Take Two and Rockstar should have known the possible consequences of what they were doing. It was just plain stupid to include the "hot coffee" bit in the game and not think that, if it were known that it was in there, it wouldn't affect the game's ESRB rating or the potentiality of parents letting their children play.

Now, I know a lot of /.ers think "if parents don't want their kids exposed to this stuff, they need to pay attention to their kids and what they are doing and the games they are playing." That is true, and I agree. However, what Rockstar did was sell a game that contained objectionable content A, B C, D, and E, but only told people it contained A, B, and C. Now some parents (and think of them whatever you will) might be fine with their child playing a game filled with A, B, and C, but draw the line at D or E. They buy this game that warns that it contains A, B, and C, and they think, "that's fine. my little angel can handle that kind of imagery and it won't hurt him." they give him the game and they think that he's fine playing it by himself in his room, because they already know (or at least, they think they do) what content is in the game. Then, lo and behold, there's a whole bunch of D and E hidden in the game that was never advertised, and it was pretty simple for their little angel to find that hidden content.

Now, hopefully, my slightly abstracted example will make it clear to everyone that it isn't just that it was that the game had sex in it, but that there was no warning of any sort. Imagine, for a minute, that you are ok with your kids playing a Leisure Suit Larry game. "It's just a bunch of sex and slapstick," you think to yourself, "no harm in that." Then your kid unlocks the hidden level where Larry has to brutally, visciously, and mercilessly rape and murder all of the women on a particular block. You do object to that and to your child playing that kind of game, and you would have never let him play that kind of game if you had been warned.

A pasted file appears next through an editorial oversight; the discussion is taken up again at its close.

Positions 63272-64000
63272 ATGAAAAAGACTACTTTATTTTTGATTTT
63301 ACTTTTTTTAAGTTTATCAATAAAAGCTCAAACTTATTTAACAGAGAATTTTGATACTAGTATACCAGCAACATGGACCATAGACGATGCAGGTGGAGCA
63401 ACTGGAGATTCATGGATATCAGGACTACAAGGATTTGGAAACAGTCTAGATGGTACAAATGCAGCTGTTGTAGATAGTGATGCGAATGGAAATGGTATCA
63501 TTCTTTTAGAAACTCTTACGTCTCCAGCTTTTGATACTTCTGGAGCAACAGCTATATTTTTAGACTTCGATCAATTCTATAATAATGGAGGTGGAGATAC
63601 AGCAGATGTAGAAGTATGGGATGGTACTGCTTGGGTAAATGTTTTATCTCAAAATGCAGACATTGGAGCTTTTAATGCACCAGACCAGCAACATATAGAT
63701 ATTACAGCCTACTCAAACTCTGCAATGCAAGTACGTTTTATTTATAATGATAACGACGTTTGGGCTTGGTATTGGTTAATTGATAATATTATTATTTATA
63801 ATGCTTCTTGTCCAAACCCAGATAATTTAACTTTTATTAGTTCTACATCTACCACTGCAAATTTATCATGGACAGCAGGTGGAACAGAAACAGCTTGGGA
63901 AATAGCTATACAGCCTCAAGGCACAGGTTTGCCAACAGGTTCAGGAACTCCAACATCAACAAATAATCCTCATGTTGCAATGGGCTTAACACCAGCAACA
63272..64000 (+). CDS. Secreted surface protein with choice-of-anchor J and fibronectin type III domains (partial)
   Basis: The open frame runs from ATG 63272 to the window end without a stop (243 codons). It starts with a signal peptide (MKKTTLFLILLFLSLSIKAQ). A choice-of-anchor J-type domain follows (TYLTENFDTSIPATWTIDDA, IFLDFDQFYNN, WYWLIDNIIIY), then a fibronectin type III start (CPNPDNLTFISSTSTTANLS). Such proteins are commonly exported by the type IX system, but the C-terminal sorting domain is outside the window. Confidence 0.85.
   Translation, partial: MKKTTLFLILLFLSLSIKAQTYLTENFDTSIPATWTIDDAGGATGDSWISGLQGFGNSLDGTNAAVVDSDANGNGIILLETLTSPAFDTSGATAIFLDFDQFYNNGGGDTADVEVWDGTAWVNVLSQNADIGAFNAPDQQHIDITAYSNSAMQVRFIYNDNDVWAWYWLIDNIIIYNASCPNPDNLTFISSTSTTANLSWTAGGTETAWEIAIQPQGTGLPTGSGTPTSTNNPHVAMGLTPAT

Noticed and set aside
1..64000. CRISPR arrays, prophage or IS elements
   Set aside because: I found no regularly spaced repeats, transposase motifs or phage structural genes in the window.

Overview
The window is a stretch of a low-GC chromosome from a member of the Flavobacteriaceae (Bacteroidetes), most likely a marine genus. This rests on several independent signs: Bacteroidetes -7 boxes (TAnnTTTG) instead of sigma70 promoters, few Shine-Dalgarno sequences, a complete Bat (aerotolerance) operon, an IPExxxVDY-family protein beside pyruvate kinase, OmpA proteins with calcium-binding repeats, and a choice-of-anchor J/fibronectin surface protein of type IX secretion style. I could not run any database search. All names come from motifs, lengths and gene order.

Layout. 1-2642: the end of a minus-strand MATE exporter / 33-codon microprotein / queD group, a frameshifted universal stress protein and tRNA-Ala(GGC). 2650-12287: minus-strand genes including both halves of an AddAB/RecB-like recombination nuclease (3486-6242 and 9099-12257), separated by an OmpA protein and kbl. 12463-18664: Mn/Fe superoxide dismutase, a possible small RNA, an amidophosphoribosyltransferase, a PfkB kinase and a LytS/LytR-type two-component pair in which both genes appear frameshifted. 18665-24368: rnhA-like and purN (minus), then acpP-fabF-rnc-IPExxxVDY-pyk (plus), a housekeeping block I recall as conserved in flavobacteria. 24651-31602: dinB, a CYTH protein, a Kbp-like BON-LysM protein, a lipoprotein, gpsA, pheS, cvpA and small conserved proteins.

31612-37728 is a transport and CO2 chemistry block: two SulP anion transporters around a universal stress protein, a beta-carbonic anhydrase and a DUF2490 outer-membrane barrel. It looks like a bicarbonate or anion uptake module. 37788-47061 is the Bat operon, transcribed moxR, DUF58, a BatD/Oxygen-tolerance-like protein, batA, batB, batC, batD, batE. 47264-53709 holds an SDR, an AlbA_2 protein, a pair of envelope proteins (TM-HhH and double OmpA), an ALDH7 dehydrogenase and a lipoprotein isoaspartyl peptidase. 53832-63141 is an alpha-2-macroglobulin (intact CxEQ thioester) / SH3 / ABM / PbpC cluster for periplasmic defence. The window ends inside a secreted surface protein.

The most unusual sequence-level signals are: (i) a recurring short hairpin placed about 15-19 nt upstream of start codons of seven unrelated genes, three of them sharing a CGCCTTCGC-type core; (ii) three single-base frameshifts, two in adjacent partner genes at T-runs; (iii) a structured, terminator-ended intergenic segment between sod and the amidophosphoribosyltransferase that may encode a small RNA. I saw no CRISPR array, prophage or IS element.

That is the problem here. Had Rockstar simply played by the rules and told the ESRB what was in the game (and risk getting the AO rating at the outset), there wouldn't be any issue at all now. They were deceiving consumers and trying to game the rating system so that they could sell a few more units to the under 18 crowd.

Re:Bravo, I say (1)

MindStalker (22827) | about 8 years ago | (#15629136)

Umm have you see the hot coffee mod? Its unfinished work. Obviously scraped from development early on.

Re:Bravo, I say (1)

Lovedumplingx (245300) | about 8 years ago | (#15629153)

You make a some really good points about what they were probably doing. But why is the government involved?

The ESRB is "a non-profit self regulatory body that independently assigns ratings". The quote is from their website. How does that in any way have anything to do with the government? Why is legal action being taken against a company based on a private companies recommendations?

That's the problem with this situation as a whole. It's not whether the content was or was not in the it's why is the government involved.

Re:Bravo, I say (0)

Anonymous Coward | about 8 years ago | (#15629834)

"But why is the government involved?"

The FTC. Because if the ESRB ratings are not reliable or the public feels defrauded or decieved, then that gets the trade commission involved.

"How does that in any way have anything to do with the government?"

The ESRB exists to avoid government regulation; if the industry is seen as sufficiently self-policing then no regulation is required. Again, see the previous comment about public trust.